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Publication numberUS4077880 A
Publication typeGrant
Application numberUS 05/507,976
Publication dateMar 7, 1978
Filing dateSep 20, 1974
Priority dateJul 19, 1974
Also published asDE2434828A1, DE2434828B2, DE2434828C3
Publication number05507976, 507976, US 4077880 A, US 4077880A, US-A-4077880, US4077880 A, US4077880A
InventorsJurgen Lorenz, Frank Mehdorn
Original AssigneeSpinnstoffabrik Zehlendorf Aktiengesellschaft
Export CitationBiBTeX, EndNote, RefMan
External Links: USPTO, USPTO Assignment, Espacenet
Filtration of a liquid
US 4077880 A
Abstract
A process for filtering a liquid through a combination of a first sieve, a sand pack and a second sieve in the direction of flow of the liquid, is described. This process differs from the known process in that the liquid passes through a filter pack in which the mesh width of the first sieve is at most equal to the mesh width of the second sieve, and the mesh width of the second sieve is smaller than the smallest particle size of the sand in the sand pack. Furthermore, the mesh width of the second sieve is at most 80 microns.
When using this process uniform filaments without variations in titer from filament to filament or over the length of a filament are obtained. The rise in pressure relating to time is very small.
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Claims(4)
What is claimed is:
1. In the process for filtering a polymer liquid through a filter pack consisting essentially of the combination of a first sieve, an intermediate sand pack and a second sieve in the direction of flow of the liquid, the improvement which comprises passing the polymer liquid through the filter pack by initially passing the liquid through said first sieve upon entering the filter pack, then through said sand pack and thence through said second sieve, while providing that the mesh of the first sieve is at most equal to the mesh width of the second sieve and the mesh width of the second sieve is smaller than the smallest particle size of sand pack, the mesh width of the second sieve being at most 80 microns.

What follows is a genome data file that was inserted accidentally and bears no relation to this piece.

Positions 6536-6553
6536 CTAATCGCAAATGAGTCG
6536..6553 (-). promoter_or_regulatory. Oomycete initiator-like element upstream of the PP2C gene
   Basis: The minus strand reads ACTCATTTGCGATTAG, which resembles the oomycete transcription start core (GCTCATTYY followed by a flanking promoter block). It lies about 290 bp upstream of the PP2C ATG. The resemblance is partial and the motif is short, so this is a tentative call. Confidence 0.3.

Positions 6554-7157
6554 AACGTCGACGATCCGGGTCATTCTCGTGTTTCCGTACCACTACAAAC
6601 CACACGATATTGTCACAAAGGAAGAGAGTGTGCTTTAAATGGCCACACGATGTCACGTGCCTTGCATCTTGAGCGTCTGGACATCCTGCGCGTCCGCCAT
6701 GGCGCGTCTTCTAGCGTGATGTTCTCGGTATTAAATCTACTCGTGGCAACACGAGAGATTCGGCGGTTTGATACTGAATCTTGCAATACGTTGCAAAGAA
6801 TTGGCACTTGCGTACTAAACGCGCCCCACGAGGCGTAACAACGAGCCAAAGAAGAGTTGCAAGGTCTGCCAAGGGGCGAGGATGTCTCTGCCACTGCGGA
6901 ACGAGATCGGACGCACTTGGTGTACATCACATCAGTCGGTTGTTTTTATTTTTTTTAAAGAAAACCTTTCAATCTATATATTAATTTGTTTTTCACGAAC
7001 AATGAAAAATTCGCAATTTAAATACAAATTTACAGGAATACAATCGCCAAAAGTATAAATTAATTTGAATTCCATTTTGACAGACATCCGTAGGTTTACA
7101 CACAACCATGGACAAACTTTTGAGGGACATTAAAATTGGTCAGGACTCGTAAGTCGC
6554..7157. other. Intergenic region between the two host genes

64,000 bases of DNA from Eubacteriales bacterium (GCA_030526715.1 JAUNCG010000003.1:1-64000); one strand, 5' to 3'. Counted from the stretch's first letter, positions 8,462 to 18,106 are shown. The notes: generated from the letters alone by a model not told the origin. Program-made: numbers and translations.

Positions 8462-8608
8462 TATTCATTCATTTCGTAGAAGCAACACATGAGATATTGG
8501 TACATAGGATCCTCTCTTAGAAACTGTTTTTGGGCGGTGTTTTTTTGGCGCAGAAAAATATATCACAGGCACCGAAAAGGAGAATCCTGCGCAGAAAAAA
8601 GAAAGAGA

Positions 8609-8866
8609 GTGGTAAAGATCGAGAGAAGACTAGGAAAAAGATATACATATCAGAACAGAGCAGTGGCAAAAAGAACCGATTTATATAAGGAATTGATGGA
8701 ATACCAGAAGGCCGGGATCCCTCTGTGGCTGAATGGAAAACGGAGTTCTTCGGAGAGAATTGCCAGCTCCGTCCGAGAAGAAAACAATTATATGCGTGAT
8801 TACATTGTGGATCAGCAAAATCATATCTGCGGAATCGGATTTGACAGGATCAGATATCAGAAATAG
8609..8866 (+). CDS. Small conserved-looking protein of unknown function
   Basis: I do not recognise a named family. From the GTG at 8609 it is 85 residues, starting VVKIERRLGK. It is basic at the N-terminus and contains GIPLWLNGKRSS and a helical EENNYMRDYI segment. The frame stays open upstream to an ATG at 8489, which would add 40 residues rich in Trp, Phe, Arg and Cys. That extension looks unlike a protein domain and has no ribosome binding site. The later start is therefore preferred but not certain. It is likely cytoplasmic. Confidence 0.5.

2. The process as claimed in claim 1, wherein the mesh width of the first sieve is smaller than that of the second sieve.
3. The process as claimed in claim 1, wherein the mean particle size of the sand pack is 5 to 50 times larger than the mesh width of the first sieve.
4. The process as claimed in claim 3, wherein the particle size of the sand pack is 10 to 20 times larger than the mesh width of the first sieve.
Description

The present invention relates to an improvement in the filtration of liquids through a combination consisting of a first sieve, a sand pack and a second sieve, disposed one after the other in the direction of flow of the liquid to be filtered.

In the spinning of filaments from synthetic polymers of high molecular weight a very effective filtration and a good mixing of the melt or the solution are of decisive importance. Impurities and heterogeneities in melts or solutions of high polymers trouble the spinning process and affect the quality of the spun products. Heterogeneities may result, for example, in considerable variations of titer. Above all when spinning very fine filaments, there often occur individual or even several filaments which are much thinner than the other filaments spun through the same spinneret. Such irregularities cannot be corrected in the further processing of the filaments.

Therefore, attempts have been made to retain impurities by suitable filters before the melt or solution passes the spinneret and to homogenize the melt or solution by strong shearing forces. This is done by combinations of varying numbers of sieves of different constructions and mesh sizes, as described, for example, in German Offenlegungsschrift No. 1,915,181. In the direction of flow of the melt or solution through the filter the retaining power of the filter elements diminishes.

For filtering and to assure shearing stresses there have also been proposed sand packs consisting of most different materials in different shapes and particles sizes. It is also known to arrange one above the other layers of filter materials of different particle sizes (cf. U.S. Pat. No. 2,266,368). The sand pack may also be capped with a coarse screen (cf. British Pat. No. 1,314,284).